And so she found me on LinkedIn. I really don't even know quite how she “pegged” me or what she searched, but she reached out to me through a message. I still remember driving in my car, talking to her for the very first time, and hearing that story and thinking that I honestly have been very fortunate, because I've never experienced anything quite like that. I probably have been the victim of certain types of behaviors and tendencies, but nothing like the amount and the gravity which she had been through. She, in turn, heard so many stories, stories that were even worse than her own. It made her more motivated to want to try to do something. I was like, “I think this would be awesome. I'd love to be a part of this. I do think there's a need, and in Cincinnati we've got a large presence of agencies and marketing companies and big companies in general that have a focus in digital.” So we started the chapter last year. So I'm a city champion, and every city has that champion, and we have over 25 cities that have chapters.

We meet monthly in Union Hall, which has been very lovely. All of our events are free for members so they get the most value. We've got a Slack channel where women can basically ask and give to help each other with anything. We know women are so good at giving, but not always asking. We always open every meeting for women to just stand up and either try to give us something, like an opportunity, advice, counseling, or they've got a set of skills that they're willing to offer up. The asks are not just career opportunities; often it's personal development or growth-path asks. It’s very vulnerable, and it always starts off a little slow. And then as each person stands up and gives their ask or give, people get braver and braver and the questions get better and better. The more time you give these women, the more you realize they have a lot to ask and give each other. There’s not a whole lot of times in our daily lives that we stop and think, “What do I need?” or “What can I get help with?” I don't feel like we’ve ever had an ask that's not been answered.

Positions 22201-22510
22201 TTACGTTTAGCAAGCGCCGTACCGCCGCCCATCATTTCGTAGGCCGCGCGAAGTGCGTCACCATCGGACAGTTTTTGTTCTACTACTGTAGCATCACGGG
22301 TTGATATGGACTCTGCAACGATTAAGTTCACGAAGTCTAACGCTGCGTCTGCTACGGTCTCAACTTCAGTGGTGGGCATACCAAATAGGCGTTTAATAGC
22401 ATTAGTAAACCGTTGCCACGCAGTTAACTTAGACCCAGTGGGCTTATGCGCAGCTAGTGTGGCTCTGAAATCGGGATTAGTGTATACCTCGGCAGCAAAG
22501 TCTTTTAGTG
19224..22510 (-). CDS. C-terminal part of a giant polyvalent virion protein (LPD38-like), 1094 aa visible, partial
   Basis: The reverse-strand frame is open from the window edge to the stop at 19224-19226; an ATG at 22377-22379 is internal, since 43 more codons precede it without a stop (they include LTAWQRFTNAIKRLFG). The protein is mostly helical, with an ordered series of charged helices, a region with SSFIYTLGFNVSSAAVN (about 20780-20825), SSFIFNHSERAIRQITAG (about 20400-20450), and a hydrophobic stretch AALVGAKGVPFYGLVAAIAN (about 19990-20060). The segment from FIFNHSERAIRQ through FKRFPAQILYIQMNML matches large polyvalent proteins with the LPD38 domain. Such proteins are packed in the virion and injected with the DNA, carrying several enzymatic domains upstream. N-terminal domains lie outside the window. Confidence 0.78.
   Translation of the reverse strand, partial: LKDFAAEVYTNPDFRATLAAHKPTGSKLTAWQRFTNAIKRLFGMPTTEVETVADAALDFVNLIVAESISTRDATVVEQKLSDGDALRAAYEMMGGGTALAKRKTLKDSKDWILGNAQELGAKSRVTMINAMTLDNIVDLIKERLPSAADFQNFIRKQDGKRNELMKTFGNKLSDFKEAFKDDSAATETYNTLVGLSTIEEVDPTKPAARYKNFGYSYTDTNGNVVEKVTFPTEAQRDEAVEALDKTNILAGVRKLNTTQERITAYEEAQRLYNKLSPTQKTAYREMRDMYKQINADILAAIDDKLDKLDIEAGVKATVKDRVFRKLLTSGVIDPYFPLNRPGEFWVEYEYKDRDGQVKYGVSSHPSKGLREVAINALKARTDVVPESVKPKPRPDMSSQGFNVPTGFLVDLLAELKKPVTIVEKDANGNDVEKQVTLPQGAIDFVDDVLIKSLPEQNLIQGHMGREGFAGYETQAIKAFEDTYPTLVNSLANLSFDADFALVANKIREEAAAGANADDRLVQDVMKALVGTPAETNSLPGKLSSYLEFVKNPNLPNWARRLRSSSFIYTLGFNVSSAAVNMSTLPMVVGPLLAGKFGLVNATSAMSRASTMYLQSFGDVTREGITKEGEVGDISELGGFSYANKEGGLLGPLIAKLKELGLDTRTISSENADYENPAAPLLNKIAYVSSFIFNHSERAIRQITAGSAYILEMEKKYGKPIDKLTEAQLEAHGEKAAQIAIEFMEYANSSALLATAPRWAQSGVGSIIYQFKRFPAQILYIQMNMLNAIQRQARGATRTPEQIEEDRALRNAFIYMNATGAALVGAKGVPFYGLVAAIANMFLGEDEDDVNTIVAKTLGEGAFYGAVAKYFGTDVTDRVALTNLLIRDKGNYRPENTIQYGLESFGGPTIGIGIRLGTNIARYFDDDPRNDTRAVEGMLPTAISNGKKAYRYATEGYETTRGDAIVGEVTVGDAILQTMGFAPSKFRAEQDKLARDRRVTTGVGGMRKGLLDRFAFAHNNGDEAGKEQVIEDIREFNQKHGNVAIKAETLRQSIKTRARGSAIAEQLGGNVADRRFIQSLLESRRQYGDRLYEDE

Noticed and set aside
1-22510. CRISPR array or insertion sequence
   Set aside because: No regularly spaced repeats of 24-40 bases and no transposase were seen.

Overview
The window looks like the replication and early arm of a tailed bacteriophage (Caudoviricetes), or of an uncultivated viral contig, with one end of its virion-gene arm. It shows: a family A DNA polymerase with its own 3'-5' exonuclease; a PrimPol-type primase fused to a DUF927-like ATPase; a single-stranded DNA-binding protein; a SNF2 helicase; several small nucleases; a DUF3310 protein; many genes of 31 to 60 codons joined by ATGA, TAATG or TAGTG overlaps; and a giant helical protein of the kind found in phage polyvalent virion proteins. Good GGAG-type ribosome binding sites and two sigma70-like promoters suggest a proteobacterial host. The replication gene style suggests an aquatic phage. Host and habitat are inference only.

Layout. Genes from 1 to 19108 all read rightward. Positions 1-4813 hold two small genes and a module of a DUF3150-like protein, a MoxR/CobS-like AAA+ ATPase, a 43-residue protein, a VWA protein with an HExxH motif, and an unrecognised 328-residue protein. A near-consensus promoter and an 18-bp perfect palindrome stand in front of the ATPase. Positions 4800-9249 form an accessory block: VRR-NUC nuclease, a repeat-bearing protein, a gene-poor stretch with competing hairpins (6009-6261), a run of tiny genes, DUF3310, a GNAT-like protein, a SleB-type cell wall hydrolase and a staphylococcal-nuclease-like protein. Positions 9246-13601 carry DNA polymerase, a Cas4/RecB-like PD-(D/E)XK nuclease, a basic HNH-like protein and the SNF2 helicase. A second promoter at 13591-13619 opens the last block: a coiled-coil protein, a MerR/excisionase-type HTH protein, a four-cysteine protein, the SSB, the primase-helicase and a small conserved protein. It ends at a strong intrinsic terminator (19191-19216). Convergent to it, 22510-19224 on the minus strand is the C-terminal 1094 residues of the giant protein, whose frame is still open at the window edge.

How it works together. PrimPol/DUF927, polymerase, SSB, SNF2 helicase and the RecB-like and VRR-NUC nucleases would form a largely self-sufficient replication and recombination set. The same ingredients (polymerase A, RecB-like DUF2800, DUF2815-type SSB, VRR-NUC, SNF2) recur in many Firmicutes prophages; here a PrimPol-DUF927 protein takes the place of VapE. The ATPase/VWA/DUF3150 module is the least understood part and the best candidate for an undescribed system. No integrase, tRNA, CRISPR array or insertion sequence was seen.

Since then, I've come to Epipheo as the managing creative director, which means basically, I oversee the creative process. I also oversee the team itself. It's an interesting setup. The quality of what we produce is like, paramount. As much as I love advertising, I think the thing I've realized is sometimes we’re so busy trying to make a cool, shiny idea that didn't really help anybody understand what the hell your product does or what the service is. You're just screaming into this abyss that is like mass media, because there's so much noise out there. What I love about Epipheo is that we're all about driving clarity and understanding. The ability to create an “aha moment” for somebody – that's more powerful than any piece of flashy, inspirational marketing we probably ever create. Anything that kind of breaks down a barrier and creates some sort of empathy or understanding to change someone's mind and perspective, I think is way more motivating.

When things got bad inside, I had nowhere to go.

The things that I've seen in advertising lately that have been more effective are the things that kind of reveal some sort of bigger truth, or that show that they have an understanding of people's truth as opposed to what's true for the brand. That fundamental shift for me: getting more grounded in women in digital and understanding why… Look, at this time, women more than ever need to have each other’s backs. Men are definitely a part of that conversation, but at the same time, we're not going to get anywhere unless we're working together. I love being creative to solve people’s problems, but I never want to forsake my personal values to do that.